while (term != nullptr) {
cout << (term != head && term->coefficient > 0 ? "+" : "") << term->coefficient << "x^" << term->exponent << " ";
term = term->next;
}
cout << "\n";
}
// Destructor to free dynamically allocated memory
~Polynomial() {
while (head) {
PolynomialTerm* temp = head;
head = head->next;
delete temp;
}
}
};
int main() {
Polynomial poly1, poly2;
// Insert terms to the first polynomial
poly1.insertTerm(3, 2); // 3x^2
poly1.insertTerm(4, 1); // +4x^1
// Insert terms to the second polynomial
poly2.insertTerm(5, 1); // 5x^1
poly2.insertTerm(1, 0); // +1
cout << "Polynomial 1: ";
poly1.display();
cout << "Polynomial 2: ";
poly2.display();
// Add poly2 to poly1
poly1.addPolynomial(poly2);
cout << "Result after addition: ";
poly1.display();
return 0;
}
```

Output:

```
Polynomial 1: 3x^2 +4x^1
Polynomial 2: 5x^1 +1x^0
Result after addition: 3x^2 +9x^1 +1x^0
```

This code snippet demonstrates how to represent polynomials using linked lists in C++, offering a dynamic and efficient way to handle polynomials of varying degrees and sparse coefficients.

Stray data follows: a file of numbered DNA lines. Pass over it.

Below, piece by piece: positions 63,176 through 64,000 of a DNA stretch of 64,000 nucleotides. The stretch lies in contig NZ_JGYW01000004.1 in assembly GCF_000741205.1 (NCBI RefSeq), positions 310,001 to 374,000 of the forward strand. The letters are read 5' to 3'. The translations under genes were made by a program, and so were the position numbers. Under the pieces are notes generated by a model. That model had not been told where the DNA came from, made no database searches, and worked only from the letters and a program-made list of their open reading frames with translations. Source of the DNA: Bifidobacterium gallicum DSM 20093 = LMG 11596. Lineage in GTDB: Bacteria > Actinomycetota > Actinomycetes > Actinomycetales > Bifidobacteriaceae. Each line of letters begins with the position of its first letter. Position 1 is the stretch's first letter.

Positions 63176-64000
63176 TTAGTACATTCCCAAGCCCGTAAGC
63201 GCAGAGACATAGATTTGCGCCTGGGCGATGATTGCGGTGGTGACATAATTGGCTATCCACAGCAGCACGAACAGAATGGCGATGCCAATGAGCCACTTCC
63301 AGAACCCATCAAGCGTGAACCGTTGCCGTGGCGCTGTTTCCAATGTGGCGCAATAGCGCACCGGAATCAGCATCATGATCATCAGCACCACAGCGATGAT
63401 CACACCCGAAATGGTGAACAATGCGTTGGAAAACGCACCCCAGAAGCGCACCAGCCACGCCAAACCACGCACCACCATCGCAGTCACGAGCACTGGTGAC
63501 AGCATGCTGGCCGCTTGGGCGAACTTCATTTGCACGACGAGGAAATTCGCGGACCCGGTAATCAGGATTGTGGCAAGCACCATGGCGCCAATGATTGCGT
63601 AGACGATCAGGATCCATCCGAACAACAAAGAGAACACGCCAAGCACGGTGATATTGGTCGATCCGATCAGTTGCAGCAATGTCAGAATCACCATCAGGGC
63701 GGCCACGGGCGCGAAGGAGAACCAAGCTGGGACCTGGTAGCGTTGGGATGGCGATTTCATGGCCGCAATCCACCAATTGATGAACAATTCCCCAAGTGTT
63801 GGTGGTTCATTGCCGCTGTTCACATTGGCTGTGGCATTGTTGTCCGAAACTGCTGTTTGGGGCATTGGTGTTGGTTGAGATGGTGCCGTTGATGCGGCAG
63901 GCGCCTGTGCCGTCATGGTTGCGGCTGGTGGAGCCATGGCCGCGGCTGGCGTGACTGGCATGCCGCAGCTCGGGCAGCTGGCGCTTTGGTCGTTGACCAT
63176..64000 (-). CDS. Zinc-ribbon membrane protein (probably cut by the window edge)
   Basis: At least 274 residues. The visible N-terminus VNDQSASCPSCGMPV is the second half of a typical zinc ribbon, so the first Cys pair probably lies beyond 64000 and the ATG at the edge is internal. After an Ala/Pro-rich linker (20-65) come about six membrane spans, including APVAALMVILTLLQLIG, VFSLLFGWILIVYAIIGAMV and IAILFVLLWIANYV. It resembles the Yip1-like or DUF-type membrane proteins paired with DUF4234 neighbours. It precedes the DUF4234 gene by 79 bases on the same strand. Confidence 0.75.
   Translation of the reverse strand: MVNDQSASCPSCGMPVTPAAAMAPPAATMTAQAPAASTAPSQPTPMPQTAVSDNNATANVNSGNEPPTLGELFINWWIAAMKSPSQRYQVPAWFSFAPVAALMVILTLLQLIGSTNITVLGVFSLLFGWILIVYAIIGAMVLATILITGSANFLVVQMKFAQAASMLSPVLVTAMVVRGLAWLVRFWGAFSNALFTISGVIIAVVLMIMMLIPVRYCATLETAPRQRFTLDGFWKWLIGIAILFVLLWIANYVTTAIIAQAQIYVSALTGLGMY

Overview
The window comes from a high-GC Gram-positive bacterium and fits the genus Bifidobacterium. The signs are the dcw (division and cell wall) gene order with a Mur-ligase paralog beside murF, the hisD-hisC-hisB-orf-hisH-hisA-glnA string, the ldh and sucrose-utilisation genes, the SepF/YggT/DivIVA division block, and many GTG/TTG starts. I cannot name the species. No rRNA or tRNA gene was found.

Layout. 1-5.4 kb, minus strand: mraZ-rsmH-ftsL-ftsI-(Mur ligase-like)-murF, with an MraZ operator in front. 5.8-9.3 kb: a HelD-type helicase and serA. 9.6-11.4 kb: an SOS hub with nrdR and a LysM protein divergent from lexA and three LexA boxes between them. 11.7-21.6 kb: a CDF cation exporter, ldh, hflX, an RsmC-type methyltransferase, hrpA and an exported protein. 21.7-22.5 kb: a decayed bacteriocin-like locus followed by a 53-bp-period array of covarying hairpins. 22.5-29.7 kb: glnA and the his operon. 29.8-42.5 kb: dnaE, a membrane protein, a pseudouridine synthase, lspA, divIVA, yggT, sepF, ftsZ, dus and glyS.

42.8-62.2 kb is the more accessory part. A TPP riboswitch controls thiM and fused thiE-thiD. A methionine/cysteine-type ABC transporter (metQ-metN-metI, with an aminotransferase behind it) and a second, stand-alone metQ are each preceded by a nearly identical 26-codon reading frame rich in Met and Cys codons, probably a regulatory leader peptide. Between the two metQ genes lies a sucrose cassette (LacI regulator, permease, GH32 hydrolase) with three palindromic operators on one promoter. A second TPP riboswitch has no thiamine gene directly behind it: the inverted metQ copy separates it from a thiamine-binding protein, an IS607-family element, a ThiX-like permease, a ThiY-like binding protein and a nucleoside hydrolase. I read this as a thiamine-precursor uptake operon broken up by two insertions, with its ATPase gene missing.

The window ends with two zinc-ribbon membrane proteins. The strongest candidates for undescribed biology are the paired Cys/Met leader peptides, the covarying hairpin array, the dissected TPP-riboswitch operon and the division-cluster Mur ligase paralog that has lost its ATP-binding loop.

## Conclusion

Both arrays and linked lists provide versatile options for representing polynomials in computer programs. Arrays are straightforward and efficient for polynomials with dense coefficients and known degrees. In contrast, linked lists offer flexibility and efficiency for sparse polynomials or when degrees vary widely, making them suitable for dynamic polynomial manipulations. Depending on the application's specific requirements, developers can choose the most appropriate data structure for polynomial representation.